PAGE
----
Mini Review Monday #77

I’m sharing another instalment of my Mini Review Mondays, the most recent of which was last week. In case you haven’t seen any of my previous posts, I do ‘mini’ reviews of books that I’ve previously read and am now ready to share my full thoughts about.

First up, I’d like to talk about Love Radio by Ebony LaDelle. Thank you so much to Usborne for sending me a copy in exchange for an honest review.


Prince Jones is passionate about music and romance, dishing out relationship advice on his Love Radio show. But his own love life is looking kind of quiet… until he meets Dani Ford. Dani isn’t checking for anybody. She’s focused on her plan to move to New York City to become a famous author, and avoiding dealing with what happened at that party a few months ago.

When the two meet, sparks fly – but Dani’s not looking to get derailed. So she gives Prince just three dates to convince her that he’s worth falling for… sometimes the best love story is the one you write yourself.


Publication Date: 26th May

TW: sexual assault

Goodreads | Waterstones


My Thoughts:

Love Radio is a gorgeously romantic story with a nuanced and emotional core to it. 

I love how much of a love letter to Black culture this book is, particularly celebrating  Detroit and its history, music, films and hair. These all form central strands of the narrative and adds to the celebration of Black joy and love that this book embodies. It is wonderful to see this sort of achingly romantic and heart-warming representation. This book just glows with joy, love and an authentic warmth that fills your heart. 

At its centre, we follow the lives and stories of Dani and Prince. Both of these characters were so easy to connect to, had very distinctive voices and were facing their own struggles. The way LaDelle really digs into these issues of class, disability and trauma is so well-executed. It adds this extra emotional layer to the book, without feeling like it is there for mere show or spectacle. Instead, it adds texture and three-dimensionality to their lives. LaDelle has obviously put the work in with these issues, with a sensitive and nuanced depiction of these issues. They do not fully define our characters, but they are an important aspect of their journeys in the narrative.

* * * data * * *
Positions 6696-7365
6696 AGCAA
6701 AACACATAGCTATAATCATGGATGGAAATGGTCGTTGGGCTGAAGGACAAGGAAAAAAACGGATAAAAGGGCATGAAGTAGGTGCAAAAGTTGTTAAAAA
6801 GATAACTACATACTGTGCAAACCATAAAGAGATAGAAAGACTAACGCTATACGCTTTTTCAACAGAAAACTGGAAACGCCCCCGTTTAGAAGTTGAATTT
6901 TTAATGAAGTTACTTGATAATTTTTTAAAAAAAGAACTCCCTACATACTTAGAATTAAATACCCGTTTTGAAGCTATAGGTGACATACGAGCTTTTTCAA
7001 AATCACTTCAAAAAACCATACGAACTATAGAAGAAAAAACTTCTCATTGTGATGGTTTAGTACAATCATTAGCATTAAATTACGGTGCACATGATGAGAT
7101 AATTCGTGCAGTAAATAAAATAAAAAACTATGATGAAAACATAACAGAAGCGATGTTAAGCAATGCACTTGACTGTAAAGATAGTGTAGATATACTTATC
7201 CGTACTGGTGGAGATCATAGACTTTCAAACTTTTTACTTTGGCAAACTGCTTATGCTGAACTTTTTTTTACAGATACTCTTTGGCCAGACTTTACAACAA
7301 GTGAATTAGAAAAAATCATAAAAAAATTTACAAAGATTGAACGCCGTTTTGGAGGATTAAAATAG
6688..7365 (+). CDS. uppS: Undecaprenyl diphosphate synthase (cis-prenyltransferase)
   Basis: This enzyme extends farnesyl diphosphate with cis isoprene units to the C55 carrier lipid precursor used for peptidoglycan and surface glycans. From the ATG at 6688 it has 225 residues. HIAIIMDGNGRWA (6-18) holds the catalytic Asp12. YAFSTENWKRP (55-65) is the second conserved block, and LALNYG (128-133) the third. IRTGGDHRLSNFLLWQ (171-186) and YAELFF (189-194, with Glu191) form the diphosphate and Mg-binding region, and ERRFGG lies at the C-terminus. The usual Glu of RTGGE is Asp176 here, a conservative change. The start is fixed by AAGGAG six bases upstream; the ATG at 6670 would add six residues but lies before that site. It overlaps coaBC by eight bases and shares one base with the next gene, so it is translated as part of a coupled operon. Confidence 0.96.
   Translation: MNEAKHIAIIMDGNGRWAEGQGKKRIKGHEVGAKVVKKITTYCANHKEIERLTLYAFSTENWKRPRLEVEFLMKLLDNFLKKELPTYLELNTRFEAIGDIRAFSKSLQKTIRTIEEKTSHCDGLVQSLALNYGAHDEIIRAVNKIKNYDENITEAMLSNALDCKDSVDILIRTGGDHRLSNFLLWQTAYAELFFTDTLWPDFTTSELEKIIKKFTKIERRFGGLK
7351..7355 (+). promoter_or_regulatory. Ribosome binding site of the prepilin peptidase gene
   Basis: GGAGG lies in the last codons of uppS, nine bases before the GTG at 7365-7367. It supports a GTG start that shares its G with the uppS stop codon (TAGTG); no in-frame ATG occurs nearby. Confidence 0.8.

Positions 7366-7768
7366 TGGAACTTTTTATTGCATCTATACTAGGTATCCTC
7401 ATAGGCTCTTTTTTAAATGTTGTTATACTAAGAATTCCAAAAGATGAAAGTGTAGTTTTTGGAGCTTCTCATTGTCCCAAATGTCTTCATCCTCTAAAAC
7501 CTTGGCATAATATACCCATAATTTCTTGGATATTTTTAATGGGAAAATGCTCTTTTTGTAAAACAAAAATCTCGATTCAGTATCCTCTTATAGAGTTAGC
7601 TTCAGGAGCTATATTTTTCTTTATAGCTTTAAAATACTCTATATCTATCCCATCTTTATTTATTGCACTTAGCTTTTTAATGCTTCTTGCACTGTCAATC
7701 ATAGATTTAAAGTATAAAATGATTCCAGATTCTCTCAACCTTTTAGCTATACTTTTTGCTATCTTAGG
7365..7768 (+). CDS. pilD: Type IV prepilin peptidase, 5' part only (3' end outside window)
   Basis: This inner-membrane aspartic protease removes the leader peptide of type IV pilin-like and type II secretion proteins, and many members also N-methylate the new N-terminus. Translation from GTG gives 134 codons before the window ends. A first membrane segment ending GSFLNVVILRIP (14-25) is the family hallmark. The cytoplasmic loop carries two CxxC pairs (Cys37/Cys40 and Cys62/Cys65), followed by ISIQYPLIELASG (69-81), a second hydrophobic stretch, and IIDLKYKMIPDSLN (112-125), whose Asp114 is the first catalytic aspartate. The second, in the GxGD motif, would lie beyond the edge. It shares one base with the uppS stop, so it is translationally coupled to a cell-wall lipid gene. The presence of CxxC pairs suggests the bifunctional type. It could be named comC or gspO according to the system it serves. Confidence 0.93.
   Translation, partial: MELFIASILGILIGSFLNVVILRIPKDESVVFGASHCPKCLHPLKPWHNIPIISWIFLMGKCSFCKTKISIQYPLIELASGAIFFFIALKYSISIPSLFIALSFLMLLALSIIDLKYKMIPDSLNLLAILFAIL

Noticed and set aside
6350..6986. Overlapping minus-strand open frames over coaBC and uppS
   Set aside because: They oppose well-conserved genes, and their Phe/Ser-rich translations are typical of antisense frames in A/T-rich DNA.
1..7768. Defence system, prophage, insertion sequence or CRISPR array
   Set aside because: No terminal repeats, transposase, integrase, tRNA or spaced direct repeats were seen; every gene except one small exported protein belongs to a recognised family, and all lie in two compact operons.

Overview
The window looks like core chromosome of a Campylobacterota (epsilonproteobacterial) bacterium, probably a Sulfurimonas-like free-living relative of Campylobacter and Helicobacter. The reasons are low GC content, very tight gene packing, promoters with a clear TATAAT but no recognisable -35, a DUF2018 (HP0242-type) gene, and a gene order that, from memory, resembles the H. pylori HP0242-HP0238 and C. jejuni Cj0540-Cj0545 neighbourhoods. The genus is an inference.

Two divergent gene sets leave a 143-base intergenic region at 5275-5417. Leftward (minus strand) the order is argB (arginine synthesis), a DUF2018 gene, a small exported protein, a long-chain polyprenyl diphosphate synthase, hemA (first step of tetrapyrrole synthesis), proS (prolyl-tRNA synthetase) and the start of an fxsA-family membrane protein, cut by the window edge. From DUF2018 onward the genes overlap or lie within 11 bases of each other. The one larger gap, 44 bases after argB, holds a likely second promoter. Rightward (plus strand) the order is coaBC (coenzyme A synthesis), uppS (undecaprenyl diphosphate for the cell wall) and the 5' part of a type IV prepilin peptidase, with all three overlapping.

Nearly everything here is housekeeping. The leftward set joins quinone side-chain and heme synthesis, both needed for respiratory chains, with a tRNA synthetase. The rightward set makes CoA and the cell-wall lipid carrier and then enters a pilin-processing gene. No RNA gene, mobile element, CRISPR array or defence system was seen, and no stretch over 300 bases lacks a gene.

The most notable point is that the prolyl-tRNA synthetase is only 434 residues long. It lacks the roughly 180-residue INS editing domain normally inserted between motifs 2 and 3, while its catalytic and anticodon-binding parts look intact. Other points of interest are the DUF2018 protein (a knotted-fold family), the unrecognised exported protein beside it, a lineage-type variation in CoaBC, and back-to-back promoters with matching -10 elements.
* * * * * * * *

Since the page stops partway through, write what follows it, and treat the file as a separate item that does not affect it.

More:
I adore the relationship that forms between Dani and Prince. Their romantic gestures were pulled straight out of fairy tale romances, perfectly tailored to the other person and showcasing their personalities perfectly. It was like the best rom-com you’ve seen, brought to life lovingly by LaDelle. Their dialogue and chemistry was off the charts, with plenty of subtle hints but also grand moments that set off fireworks. 

Love Radio was an effervescent spark of joy and love in my life that I thoroughly recommend.


Next up, I’d like to talk about Violet Made of Thorns by Gina Chen. Thank you so much to Hodder & Stoughton for sending me an eARC in exchange for an honest review.


There’s always a price for defying destiny.

Violet is a prophet and a liar, influencing the court as Seer with her cleverly phrased – and not always true – divinations. Honesty is for suckers, like the oh-so-not-charming Prince Cyrus, who plans to strip her of her title once he’s crowned.

After the king asks her to falsely prophesy Cyrus’s love story for an upcoming ball, Violet awakens a dreaded curse about the prince’s future bride. Her wits may protect her in the cutthroat court, but they can’t protect her against fate – nor the doomed attraction growing between her and the prince…


Publication Date: 26th July

TW: blood, murder, violence, self-harm (for magical purposes), injury detail, death, war, racism, sexism, classism, fire, body horror

Goodreads | Waterstones


My Thoughts:

Violet Made of Thorns was a spunky, highly entertaining YA fantasy that I’m sure will be a smash-hit. 

It has been a while since I have sat down and just read a YA fantasy book. This one filled every last box on my ticklist. I mean, we have an interesting and developed fantasy world, full of court politics and fascinating magical abilities. We have an exploration of the power of prophecy, which is personally one of my favourite abilities, and this allows for a thought-provoking exploration of fate and the price of defying it. It has that classic fairytale vibe, but unlocks a totally new and intriguing story.